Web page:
Police: Clamming official cited for quahog violation

One of Maine’s most outspoken advocates for the preservation of wild shellfish was cited on Saturday for harvesting undersized quahogs, according to police.

Chad Coffin, president of the Maine Clammers Association, could face a $1,000 penalty for harvesting the hardshell clams that were under 1 inch, the legal minimum size, said Freeport Police Chief Gerald Schofield.

Coffin was cited by Freeport Shellfish Warden Tom Kay about 12:45 p.m. on a clam flat near the Wolfe’s Neck State Park, the chief said.

The citation was the second in Freeport in three weeks, Schofield said.

State law prohibits keeping any undersized quahogs. Coffin did not respond to a message requesting comment.


Woman, 84, dies in blaze at Poland Hill Road camp

Fire officials say an 84-year-old woman died in a late-night fire at her home in Livermore.

The fire chief said the blaze at the camp on Poland Hill Road was reported late Tuesday night.

A spokesman for the state Public Safety Department identified the victim as Dorothy Goding, who lived alone at the home.

There were no reports of other injuries. The home was destroyed.

The fire remains under investigation with assistance from the state Fire Marshal’s Office.


Eagle that ingested toxin recovers, is back in wild

A bald eagle found sick and disoriented on a Bangor sidewalk last month made a full recovery and has been released into the wild.

The female eagle was released in Brewer on Tuesday, not too far from where she was originally nesting.

Experts say the eagle was suffering after ingesting some kind of toxin, and spent several weeks recuperating at the Avian Haven bird rehabilitation center in Freedom.

Marc Payne, co-director of Avian Haven, told WABI-TV that it is extremely gratifying to see the eagle recover and fly away.

The center’s work is not done. The nonprofit is still helping the eagle’s two eaglets to recover. They will likely be released in the fall.


Mother accused of burning boy’s hand has died, DA says

Authorities say a Maine mother charged with deliberately burning her 6-year-old son’s hand on a wood stove as punishment has died.

Michele Dunworth of Thorndike had pleaded not guilty to charges of endangering the welfare of a child and domestic violence assault, and was awaiting trial.

Waldo County District Attorney Geoffrey Rushlau told the Morning Sentinel the 30-year-old Dunworth died on May 11 of natural causes. A phone message seeking further comment from Rushlau on Wednesday wasn’t immediately returned.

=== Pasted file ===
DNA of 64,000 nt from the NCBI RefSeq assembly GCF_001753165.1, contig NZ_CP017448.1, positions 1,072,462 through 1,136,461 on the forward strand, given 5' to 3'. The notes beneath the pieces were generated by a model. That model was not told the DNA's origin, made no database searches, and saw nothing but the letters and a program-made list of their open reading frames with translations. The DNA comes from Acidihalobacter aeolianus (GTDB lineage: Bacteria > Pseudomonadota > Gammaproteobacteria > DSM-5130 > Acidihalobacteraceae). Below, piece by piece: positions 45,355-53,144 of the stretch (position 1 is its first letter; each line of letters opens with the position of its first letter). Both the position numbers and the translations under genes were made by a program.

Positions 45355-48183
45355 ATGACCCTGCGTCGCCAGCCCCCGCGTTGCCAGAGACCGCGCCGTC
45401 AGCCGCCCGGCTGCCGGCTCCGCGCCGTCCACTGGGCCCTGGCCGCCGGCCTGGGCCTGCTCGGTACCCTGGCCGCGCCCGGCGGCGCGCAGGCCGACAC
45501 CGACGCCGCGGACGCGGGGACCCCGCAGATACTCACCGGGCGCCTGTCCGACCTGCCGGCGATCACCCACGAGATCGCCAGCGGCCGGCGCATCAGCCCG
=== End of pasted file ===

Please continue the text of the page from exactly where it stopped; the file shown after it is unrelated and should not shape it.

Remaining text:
Police say the boy had accidentally pushed his 7-year-old sister against the stove while they were playing in January, prompting the punishment. Dunworth said the burns were accidental.

The case has been dismissed.


Fight leads to new charges against pair of students

Two Westbrook High School students who were among the student-athletes involved in an underage drinking party that drew extensive news coverage this spring face new charges after getting into a fight at the high school, police said.

Capt. Tom Roth said police were called around 6:40 p.m. Saturday about a fight at the high school between Ryan Gilligan and Collin Joyce, both 18.

Both fled when police arrived. Gilligan was caught and charged with disorderly conduct, refusing to submit to arrest, violation of conditional release and possession of liquor by a minor. He was taken to the Cumberland County Jail.

Joyce, who police later identified from an in-cruiser video, was summonsed Monday on charges of disorderly conduct and refusing to submit to arrest.

Both are scheduled to be arraigned in Portland District Court on Aug. 5, Roth said.

In April, police broke up an underage drinking party at Gilligan’s home, where he was charged with refusing to submit to arrest and furnishing a place for minors to drink. Joyce, who was at the party, was summoned for consumption of liquor by a minor.


Potato processor to begin $7.5 million expansion

A northern Maine potato processing plant is set to break ground on a $7.5 million expansion that will double the size of the facility.

Naturally Potatoes will begin expanding its Mars Hill facility on Wednesday. Company representatives say the expansion will double the facility’s production and storage capacities, allowing Naturally Potatoes to process 50 million pounds of Maine potatoes next year.

The facility is located on Maine’s border with Canada, about 15 miles south of Presque Isle. The company says it will add up to 15 jobs over the next 18 months.

The expansion will add 12,000 square feet of dry storage as well as double the refrigerated warehousing area. The company received town and state tax benefits to help with the expansion.

From staff and news services